Next up was touring the ancient hilltop towns of Tuscany by rental car. Again I was very lucky that all those horrible tales of mad Italian drivers and terrible medieval roads proved not to be the case. OK, I do admit that the line at the rental car place was frightening as was driving out of Florence through impossibly narrow lanes, but once out of the city it turned to pure joy. The roads were excellent, the drivers courteous and the road signs easy to read, please I’ll take this over trying to get around San Francisco or LA anytime! I just made rules for myself, never ever drive into a walled city no matter what the guidebook says. Trust me on this, because I had read that Lucca had quote “wide Roman streets that are easy to navigate” Sure, I drove in and promptly turned onto what was promised as a main avenue, in reality it was a pedestrian walkway barely wide enough for the tiny VW I was driving. To make it absolutely perfect, it was pouring rain and packed like sardines with people! I quite literarily had to push the mass of humanity along as I in almost a complete panic attack found a way out. Finally I found a side lane where luck would have it there was a police car full of laughing policeman that very nicely escorted me to my hotel, it made me wish that I understood Italian, because the parting words were lost on this guy, but I’m sure they were hilarious. So never break that rule, even though I almost drive into San Gimignano through the back entrance to the city of towers, but at the last second I braked hard and reversed out scaring the hell out of German family in a Mercedes as I went blazing by backwards at 45 MPH. Those streets were so narrow that vespas had to fold their mirrors to get through.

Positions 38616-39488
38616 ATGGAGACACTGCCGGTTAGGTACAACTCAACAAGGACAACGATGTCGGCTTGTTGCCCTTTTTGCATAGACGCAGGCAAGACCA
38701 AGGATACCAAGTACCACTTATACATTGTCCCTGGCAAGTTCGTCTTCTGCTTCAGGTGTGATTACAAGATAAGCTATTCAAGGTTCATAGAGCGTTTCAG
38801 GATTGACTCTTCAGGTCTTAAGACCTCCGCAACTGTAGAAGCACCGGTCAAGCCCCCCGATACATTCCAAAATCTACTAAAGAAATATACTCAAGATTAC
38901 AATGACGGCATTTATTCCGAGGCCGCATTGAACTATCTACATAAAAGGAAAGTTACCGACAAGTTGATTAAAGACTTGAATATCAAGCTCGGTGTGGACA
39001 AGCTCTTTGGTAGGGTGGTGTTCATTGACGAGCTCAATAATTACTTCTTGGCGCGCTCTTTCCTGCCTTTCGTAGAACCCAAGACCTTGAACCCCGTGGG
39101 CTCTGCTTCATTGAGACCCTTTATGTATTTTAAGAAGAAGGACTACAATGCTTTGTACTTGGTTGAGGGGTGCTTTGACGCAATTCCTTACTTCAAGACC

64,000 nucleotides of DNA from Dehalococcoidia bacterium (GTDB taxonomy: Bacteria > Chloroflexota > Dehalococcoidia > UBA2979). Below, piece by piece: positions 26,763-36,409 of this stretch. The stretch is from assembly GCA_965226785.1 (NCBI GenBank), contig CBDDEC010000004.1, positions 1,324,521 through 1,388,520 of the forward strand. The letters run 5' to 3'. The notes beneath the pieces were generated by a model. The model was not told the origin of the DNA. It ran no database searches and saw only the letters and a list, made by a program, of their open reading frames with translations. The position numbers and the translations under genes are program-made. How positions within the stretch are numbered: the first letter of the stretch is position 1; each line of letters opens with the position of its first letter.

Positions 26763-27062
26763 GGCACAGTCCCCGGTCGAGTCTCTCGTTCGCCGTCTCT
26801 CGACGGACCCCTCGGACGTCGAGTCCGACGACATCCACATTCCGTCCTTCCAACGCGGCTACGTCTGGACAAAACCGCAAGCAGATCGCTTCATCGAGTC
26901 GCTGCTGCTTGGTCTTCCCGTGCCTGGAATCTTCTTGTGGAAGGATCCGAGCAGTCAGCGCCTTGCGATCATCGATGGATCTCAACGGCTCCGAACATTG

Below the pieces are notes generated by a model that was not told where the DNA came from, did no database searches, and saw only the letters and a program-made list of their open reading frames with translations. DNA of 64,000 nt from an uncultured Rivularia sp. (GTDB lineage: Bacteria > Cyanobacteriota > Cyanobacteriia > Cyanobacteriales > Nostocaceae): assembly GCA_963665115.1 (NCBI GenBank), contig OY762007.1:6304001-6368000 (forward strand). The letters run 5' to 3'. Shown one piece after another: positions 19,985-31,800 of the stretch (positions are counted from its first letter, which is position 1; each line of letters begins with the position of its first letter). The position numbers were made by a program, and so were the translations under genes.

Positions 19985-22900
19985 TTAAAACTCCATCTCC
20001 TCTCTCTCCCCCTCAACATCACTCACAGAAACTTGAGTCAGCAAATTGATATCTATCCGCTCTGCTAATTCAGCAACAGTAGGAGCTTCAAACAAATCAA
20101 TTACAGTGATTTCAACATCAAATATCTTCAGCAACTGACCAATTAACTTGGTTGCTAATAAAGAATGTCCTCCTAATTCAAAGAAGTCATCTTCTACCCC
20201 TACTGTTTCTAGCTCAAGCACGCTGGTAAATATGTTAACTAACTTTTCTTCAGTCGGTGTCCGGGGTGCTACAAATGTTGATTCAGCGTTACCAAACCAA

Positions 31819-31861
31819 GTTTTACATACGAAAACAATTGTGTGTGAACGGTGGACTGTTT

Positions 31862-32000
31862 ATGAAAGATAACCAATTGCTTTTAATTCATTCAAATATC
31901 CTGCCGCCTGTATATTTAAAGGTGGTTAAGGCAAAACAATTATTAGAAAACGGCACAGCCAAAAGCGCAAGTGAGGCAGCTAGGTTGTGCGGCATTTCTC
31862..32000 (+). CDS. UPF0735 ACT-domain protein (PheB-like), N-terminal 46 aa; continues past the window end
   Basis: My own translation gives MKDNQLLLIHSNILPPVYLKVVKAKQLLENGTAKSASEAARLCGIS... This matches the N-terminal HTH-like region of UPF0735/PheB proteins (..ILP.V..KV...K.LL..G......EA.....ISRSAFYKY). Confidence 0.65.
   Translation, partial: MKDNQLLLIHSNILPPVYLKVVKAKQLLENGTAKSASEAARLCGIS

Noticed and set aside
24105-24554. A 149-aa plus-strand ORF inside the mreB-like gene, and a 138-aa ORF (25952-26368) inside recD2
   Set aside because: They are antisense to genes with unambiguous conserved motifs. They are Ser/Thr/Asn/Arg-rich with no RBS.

I stayed in a beautiful villa in the small commune of Bucine; the place is an olive oil and wine estate named Tenuta di Lupinari, set in the Eastern hills of Chianti. Seven days and nights of Heaven, that offered a castle view with the rising sun to wake up to every morning. The estate produces easy drinking Chianti that went great with the local menu, but Tenuta di Lupinari’s star is their olive oil, which is flavorful and cloudy green and very full bodied. Foodies listen up, I found a gem, with some help from couple that were staying at the villa, from San Francisco bless them. The best meal in Italy was had at Osteria di Rendola, a fabulous restaurant in the little town of Montevarchi. The place was amazing and the food was out of this World, the best of show dish was a porcini mushroom risotto with buffalo mozzarella and avocado cream. Of course they had a great wine list, but I went for their own wine a Cabernet Sauvignon bottled just for them. I had been drinking local Chianti and other Sangiovese based wines, so I was curious to try the Cab. It was lovely and fruit driven with big flavors and good depth. This was as good as most $50.00 Napa wines, so I was even happier to find, even though this was not a cheap place the Cab only cost $25.00, this was a great evening meal. The other highlights were the visits to Cortona, with its Etruscan tombs, Siena with its huge fan shaped Piazza del Campo and the harvest of grapes in Montepulciano. Before leaving Tuscany behind for Portofino and Milan, I had to drive though and explore Chianti Classico. The beautiful Radda in Chianti was a wonderful place to spend the afternoon with its tiny Piazza and cute little shops including a wine shop offering for sale and taste some of the finest small estate Chianti’s. Lunch in Radda was great pleasure and humorous. The place Villa Miranda; is a little roadhouse that is run by an old woman and her family. The food was fresh and vibrant that delighted the senses, the homemade ravioli in sage butter sauce still lingers in my mind. The funny part was the wine service, I thought a light white would go with the food ordered, but I found this was just not done in Radda. The troll of a woman brought me a half bottle of ancient Villa Antinori Chianti Bianco that was brown in color and totally cooked with a label that was bleached out by sitting on a window sill for ten years. Totally undrinkable, but the food was so good I didn’t even send it back. I got a good chuckle out of it and hell I was sitting outside overlooking the gorgeous hills covered in vines, Villa Miranda gets mixed reviews for quality and service from travel books, I was lucky I guess. When in Radda please drink Chianti Classico, I learned my lesson the hard way.